‘Tis the season to fatten up all the boys and girls with finger licking good morsels. It seems like tradition for chefs to sneak nibbles or make an extra personal batch for themselves. Many folks cook and bake excessively, especially at this time of year. Some foodies are not merely doing this because they enjoy the culinary arts or relish the act of giving.
For many a soul, tis the season of sadness and longing. The kitchen becomes their sanctuary because they did not take time out for therapy, self-help or healing. When food becomes the panacea, it is time to turn off the egg timer, disrobe the apron and enter the living room.
We eat to live; food is necessary for our survival. It can be considered a widely available “drug,” though, when we go to the counter to fill our prescription after our body’s needs have not been met. Living to eat spills over into holiday time causing heartburn.
Cooking and baking become the equivalent of coping. Stirring and mixing are substitutes for crying. The “Indulger” might be overweight and feel tired. Their body might not be in good health as a result of overeating. Depression and addiction to eating can kick in and a cycle begins. Failed attempts to stop noshing indicate a problem exists. The chef must put down the sauce.
Others are also affected by the Indulger’s overeating and the Indulger indulging them with food. They learn that food is a coping tool. The body as a temple to be nourished with nutrients is not exemplified. Some equate eating with Love so if they do not partake, they feel they will offend the cook. They may also feel they have not taken in what appears to be a material expression of Love.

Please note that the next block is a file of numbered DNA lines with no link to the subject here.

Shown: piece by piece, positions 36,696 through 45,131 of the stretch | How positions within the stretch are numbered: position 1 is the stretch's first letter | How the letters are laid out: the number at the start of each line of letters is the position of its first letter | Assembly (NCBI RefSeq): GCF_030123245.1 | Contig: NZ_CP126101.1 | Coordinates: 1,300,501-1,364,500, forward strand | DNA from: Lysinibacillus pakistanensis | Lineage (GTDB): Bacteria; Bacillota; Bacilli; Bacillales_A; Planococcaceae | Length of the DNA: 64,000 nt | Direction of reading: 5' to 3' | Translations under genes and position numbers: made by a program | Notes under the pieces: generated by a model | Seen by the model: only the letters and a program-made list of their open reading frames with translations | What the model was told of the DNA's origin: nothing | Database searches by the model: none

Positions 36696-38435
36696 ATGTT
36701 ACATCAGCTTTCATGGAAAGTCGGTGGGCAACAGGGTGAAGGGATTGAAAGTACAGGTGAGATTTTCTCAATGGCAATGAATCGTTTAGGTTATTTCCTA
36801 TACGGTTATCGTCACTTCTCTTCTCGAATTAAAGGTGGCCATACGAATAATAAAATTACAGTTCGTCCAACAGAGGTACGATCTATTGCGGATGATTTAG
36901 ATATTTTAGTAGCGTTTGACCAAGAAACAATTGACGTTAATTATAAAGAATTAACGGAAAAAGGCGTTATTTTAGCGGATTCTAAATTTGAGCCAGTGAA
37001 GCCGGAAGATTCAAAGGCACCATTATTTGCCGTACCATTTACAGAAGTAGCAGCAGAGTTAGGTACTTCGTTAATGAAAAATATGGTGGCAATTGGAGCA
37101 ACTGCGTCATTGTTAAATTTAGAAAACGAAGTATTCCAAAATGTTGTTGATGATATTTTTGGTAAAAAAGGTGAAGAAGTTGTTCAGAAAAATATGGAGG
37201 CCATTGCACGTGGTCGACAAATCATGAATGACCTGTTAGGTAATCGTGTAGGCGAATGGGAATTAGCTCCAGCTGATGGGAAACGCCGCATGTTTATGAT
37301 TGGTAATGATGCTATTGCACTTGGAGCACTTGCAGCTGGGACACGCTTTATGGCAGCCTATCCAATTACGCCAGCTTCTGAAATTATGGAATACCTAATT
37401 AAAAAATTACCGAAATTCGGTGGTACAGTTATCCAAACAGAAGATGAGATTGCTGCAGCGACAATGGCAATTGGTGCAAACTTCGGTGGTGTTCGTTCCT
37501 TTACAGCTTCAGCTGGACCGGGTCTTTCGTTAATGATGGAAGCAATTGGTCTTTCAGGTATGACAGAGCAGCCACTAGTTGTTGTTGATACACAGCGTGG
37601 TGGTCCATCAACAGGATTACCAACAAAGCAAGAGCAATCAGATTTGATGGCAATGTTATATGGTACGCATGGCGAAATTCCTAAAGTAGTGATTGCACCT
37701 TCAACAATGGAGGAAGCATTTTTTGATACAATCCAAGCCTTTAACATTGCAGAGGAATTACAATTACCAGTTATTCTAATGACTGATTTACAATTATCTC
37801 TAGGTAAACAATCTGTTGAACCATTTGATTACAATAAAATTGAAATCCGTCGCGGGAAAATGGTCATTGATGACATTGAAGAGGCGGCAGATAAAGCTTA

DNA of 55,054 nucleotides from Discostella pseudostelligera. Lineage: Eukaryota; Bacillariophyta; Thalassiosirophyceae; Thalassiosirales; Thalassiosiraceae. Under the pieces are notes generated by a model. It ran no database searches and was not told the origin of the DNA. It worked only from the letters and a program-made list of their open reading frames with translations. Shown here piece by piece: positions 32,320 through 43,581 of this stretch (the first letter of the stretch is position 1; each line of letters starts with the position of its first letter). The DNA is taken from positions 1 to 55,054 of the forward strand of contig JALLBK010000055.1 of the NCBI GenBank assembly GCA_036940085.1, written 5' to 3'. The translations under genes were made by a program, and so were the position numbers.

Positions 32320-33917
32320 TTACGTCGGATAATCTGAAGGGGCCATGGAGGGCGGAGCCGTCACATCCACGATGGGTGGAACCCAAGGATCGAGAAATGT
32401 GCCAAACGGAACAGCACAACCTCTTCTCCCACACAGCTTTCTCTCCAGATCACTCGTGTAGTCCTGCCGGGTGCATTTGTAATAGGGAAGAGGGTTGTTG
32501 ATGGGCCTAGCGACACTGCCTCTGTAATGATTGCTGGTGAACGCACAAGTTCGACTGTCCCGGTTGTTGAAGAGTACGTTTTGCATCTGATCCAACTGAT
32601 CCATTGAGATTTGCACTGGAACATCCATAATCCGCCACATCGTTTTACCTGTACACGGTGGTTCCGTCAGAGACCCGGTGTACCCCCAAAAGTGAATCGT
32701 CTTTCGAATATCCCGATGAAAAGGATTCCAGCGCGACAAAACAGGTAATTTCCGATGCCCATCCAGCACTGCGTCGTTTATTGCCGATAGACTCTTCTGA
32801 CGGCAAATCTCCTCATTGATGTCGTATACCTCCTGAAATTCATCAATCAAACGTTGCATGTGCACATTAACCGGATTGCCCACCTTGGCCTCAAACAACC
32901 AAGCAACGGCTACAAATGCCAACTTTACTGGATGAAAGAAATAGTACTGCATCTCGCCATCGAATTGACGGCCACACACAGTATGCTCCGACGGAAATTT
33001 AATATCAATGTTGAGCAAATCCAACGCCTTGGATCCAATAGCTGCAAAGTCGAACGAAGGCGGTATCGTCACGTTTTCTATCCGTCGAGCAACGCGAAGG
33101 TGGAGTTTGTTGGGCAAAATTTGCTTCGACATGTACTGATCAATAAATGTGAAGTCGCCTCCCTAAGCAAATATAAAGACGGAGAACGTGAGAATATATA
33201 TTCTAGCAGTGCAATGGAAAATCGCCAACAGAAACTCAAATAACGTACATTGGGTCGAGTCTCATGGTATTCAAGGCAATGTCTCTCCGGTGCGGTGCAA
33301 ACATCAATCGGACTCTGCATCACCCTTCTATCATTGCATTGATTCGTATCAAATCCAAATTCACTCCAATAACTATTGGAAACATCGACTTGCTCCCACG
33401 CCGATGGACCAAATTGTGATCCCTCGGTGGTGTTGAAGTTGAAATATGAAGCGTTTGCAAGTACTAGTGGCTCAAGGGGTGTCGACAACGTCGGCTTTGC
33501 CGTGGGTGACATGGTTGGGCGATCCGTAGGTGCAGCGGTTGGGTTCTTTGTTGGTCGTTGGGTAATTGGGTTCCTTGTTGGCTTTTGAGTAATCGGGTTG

Love is a feeling. It is amorphous. Love can be given as a gift like food, however, if it is not already felt inside, the material object of food becomes the substitute.
There are many recipes for assistance when one is ready to face what ails them. The substitution for epicurious.com can be Overeaters Anonymous. The Joy of Cooking can be shelved and There’s a Spiritual Solution to Every Problem, by Wayne Dyer can be hungrily read, instead. Therapists and healers who address addiction and depression are excellent at dishing out what is missing within. They offer replacements for habits that do not serve well with healthier and heartier ones. What is beautiful about this healing journey is we all have free will. No one can force us to swallow anything we do not wish to take in. When one is ready to receive, the teacher appears…
So, at this time of giving and eating, please consider giving the gift of Love. Love yourself. Find the Love within. When you have given yourself the Love you need, everything falls into place. You and your many beloved can find peace, as well.
Isn’t that what this season is all about? Happy Everything!